Malzahn quickly got wise. His answer to Aliotti's zone dogs and blitzes and other exotica: hardball runs at the belly of the defense. Dyer started gashing Oregon for chunks up the middle. That, in turn, set up Newton to complete deep passes to his wideouts. Auburn went the length of the field on three successive drives. Newton's long touchdown throws to Burns and Emory Blake bookended a valiant goal line stand by the Ducks—a shining moment they quickly squandered when James was tackled in the end zone for a safety. After gaining a laughable 21 yards in the first quarter, the Tigers exploded for 268 in the second. Dyer, a freshman, would finish with 143 yards on 22 carries. Auburn left the field at halftime with a 16--11 lead and all the momentum.
In the entire week before kickoff the closest thing to trash talk was provided by Thomas, who was asked if he was aware of Fairley's reputation for late hits. Fairley, the Lombardi Award winner, is a highly effective combination of brute strength, sweet feet and latent sadism. His helmet-to-back spearing of Georgia's Aaron Murray—one of Fairley's three cheap shots on the Bulldogs' quarterback on Nov. 13—should have earned him an ejection.
"We've seen that he's got a lot of dirty plays, throwing people around after the play and things like that," Thomas replied. "But that's just football." Apprised of Thomas's statement, Fairley kept his remarks civil: "Hopefully, it's a good thing I'm inside those guys' heads."
Once the game got under way, he also got under their pads, around their blocks and into their backfield. "Nick Fairley is the best defensive lineman in the country. It was a tough matchup for us," Ducks coach Chip Kelly declared after the game, in a massive understatement.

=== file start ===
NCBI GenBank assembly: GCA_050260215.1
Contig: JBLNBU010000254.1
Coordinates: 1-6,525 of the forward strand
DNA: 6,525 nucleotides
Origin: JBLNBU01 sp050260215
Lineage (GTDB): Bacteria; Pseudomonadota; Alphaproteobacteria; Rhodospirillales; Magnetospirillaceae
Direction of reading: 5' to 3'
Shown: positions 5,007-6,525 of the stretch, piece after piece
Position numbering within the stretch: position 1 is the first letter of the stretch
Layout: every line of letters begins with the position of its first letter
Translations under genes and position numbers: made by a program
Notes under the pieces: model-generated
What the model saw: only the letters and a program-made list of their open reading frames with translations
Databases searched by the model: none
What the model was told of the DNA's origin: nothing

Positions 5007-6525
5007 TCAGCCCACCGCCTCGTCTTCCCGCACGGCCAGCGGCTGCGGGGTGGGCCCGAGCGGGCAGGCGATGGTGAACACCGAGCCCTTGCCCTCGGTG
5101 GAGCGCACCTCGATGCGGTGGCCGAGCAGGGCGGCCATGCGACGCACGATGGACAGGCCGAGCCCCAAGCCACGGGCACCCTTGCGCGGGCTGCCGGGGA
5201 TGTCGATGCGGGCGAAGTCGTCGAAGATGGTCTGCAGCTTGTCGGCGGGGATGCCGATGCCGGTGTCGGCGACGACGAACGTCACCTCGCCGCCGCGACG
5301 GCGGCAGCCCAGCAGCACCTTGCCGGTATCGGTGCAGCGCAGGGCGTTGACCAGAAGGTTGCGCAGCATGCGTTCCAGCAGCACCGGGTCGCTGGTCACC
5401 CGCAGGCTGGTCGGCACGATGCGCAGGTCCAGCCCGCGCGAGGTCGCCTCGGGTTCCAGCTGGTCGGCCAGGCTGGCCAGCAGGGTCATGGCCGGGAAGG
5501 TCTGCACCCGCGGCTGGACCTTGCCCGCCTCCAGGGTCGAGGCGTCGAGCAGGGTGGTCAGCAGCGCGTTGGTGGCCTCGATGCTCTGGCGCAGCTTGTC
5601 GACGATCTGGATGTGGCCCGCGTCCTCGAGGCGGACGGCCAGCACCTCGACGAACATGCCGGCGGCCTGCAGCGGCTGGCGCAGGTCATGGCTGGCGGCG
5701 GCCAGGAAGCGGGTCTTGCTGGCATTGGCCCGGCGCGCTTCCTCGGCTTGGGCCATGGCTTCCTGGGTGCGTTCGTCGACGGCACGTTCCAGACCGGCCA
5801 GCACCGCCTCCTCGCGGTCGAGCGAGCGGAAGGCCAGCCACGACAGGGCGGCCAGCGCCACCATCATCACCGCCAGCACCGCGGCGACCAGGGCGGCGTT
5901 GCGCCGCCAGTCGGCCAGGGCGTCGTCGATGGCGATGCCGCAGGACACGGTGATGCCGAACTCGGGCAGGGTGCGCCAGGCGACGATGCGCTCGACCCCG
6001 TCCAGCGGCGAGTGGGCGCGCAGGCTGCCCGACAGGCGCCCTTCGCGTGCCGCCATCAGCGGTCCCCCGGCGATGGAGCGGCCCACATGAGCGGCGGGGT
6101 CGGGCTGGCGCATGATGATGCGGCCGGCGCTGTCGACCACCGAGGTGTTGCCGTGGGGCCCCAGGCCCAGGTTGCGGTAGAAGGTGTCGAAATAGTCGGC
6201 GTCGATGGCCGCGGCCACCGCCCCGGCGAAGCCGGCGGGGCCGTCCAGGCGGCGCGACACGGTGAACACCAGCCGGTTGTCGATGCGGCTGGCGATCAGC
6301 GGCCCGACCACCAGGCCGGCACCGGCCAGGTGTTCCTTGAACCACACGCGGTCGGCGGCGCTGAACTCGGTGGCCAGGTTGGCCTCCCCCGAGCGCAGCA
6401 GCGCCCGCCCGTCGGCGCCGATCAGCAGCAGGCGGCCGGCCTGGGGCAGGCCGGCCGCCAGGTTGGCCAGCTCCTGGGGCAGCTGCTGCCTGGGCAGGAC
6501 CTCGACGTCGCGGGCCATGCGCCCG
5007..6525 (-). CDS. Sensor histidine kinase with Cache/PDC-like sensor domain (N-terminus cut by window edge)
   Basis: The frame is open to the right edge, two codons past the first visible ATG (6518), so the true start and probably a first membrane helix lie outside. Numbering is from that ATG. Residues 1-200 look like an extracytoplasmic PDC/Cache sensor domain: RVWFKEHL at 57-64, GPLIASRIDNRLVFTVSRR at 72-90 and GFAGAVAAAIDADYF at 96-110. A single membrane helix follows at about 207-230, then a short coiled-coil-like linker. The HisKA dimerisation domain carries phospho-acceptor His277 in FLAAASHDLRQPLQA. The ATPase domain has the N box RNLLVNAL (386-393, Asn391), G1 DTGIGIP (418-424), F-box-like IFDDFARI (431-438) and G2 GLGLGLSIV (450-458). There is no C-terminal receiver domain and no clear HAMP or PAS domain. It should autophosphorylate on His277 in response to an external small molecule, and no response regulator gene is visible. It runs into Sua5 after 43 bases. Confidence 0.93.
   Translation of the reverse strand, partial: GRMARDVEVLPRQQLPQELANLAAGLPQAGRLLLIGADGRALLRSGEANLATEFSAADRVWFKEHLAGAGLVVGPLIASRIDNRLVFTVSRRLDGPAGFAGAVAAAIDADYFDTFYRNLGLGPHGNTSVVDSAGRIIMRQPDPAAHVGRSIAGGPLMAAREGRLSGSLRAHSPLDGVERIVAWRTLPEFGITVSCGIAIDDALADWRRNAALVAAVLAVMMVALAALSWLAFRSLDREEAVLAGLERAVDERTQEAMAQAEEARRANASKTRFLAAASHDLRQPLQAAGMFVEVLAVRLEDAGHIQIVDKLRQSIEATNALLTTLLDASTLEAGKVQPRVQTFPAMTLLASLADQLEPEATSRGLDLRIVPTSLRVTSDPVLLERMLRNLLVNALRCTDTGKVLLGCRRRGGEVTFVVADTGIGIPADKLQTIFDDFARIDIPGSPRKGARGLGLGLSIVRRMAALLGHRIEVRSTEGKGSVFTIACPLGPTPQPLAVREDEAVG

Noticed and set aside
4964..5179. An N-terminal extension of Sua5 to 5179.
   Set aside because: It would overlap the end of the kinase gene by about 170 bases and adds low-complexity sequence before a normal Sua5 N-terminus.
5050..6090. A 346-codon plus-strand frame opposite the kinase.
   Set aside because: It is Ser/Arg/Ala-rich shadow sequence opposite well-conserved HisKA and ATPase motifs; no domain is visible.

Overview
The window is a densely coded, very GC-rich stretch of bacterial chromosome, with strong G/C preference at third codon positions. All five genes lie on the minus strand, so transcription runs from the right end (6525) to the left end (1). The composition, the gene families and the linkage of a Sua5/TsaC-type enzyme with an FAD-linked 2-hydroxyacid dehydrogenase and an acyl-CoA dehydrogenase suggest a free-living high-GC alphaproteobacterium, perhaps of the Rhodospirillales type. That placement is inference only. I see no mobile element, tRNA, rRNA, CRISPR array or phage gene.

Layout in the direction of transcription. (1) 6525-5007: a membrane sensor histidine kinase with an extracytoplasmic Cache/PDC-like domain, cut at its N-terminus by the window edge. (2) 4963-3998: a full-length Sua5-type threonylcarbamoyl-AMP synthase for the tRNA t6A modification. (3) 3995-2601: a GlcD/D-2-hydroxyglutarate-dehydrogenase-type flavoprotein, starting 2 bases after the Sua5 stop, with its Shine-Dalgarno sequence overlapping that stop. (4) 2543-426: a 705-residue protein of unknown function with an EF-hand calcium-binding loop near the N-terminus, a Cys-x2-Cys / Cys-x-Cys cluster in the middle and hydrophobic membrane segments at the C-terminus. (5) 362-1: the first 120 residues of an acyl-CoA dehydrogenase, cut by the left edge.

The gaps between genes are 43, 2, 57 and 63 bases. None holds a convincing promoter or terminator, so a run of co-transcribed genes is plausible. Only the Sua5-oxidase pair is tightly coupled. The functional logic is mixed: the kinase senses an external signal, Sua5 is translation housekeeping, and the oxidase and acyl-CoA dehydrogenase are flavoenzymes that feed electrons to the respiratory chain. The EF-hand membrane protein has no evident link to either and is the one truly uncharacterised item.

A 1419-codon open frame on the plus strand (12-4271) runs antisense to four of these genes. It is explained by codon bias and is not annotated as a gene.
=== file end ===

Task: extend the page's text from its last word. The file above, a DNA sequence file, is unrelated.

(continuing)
Newton wasn't the only Auburn player to bust out in 2010. A 6'5" 298-pounder out of Copiah-Lincoln Community College in Wesson, Miss., Fairley spent last season adjusting to the speed and talent in Division I-A ball. This year he dominated, making 21 tackles for loss and 10½ sacks before Monday night. Along the way, he knocked three quarterbacks out of games. For long stretches against Oregon—the top-scoring team in the country (49.3 points per game entering the title game)—he did as he pleased, piling up five tackles, a sack, three tackles for loss and a forced fumble.
His game, his identity, was captured in one brief, telling stretch in the third quarter. On a first down he breathed life into an Oregon drive by committing a mindless personal foul: While extricating himself from the pile, he casually yet violently twisted the helmet, ergo, the head of James. Four plays later, he kneecapped the same drive with a vicious seven-yard sack of Thomas. On the Ducks' ensuing possession, Fairley made a touchdown-saving tackle on the one-yard line on third down and, for good measure, stuffed Kenjon Barner one play later to force a turnover on downs. Fairley is a brilliant player and something of a bully—a one-man study in the nature of good and evil.
This title game was celebrated, rightfully, as a tasty clash of conferences and disparate football cultures. Yet Oregon and Auburn shared a surprising amount in common. Both fielded breathtaking, up-tempo offenses. Both had demonstrated, throughout their seasons, a propensity for slow starts. Both prided themselves on their resilience. On Monday night the Ducks' defense was particularly resilient: It had to be, because for long stretches of the middle two quarters, Kelly's vaunted Blur attack couldn't get out of its own way.
But Aliotti's crew regained its footing. Auburn let the underdogs hang around. When Matthews jarred the ball from the Heisman winner's hands, it appeared that the Newton-Auburn saga might come to an implausibly sad end in the desert. As the stunned quarterback came to the sideline, Malzahn tried to encourage him. "Hey, man," he said, "you got us here. Keep your head up, 'cause you're gonna help us win it."
In fact, Newton was something of an afterthought in a game-clinching field goal drive that will go down in Tigers lore for the hustle and heads-up play of Dyer, whose knee never did touch the ground.
As the confetti swirled and the customary stage was rapidly assembled, a security detail set up barricades around it. Amid the exultation came the discordant voice of an Auburn coach shouting at one of the security guards. "Our whole season's been about family," he complained, "and you're not gonna let our wives in?"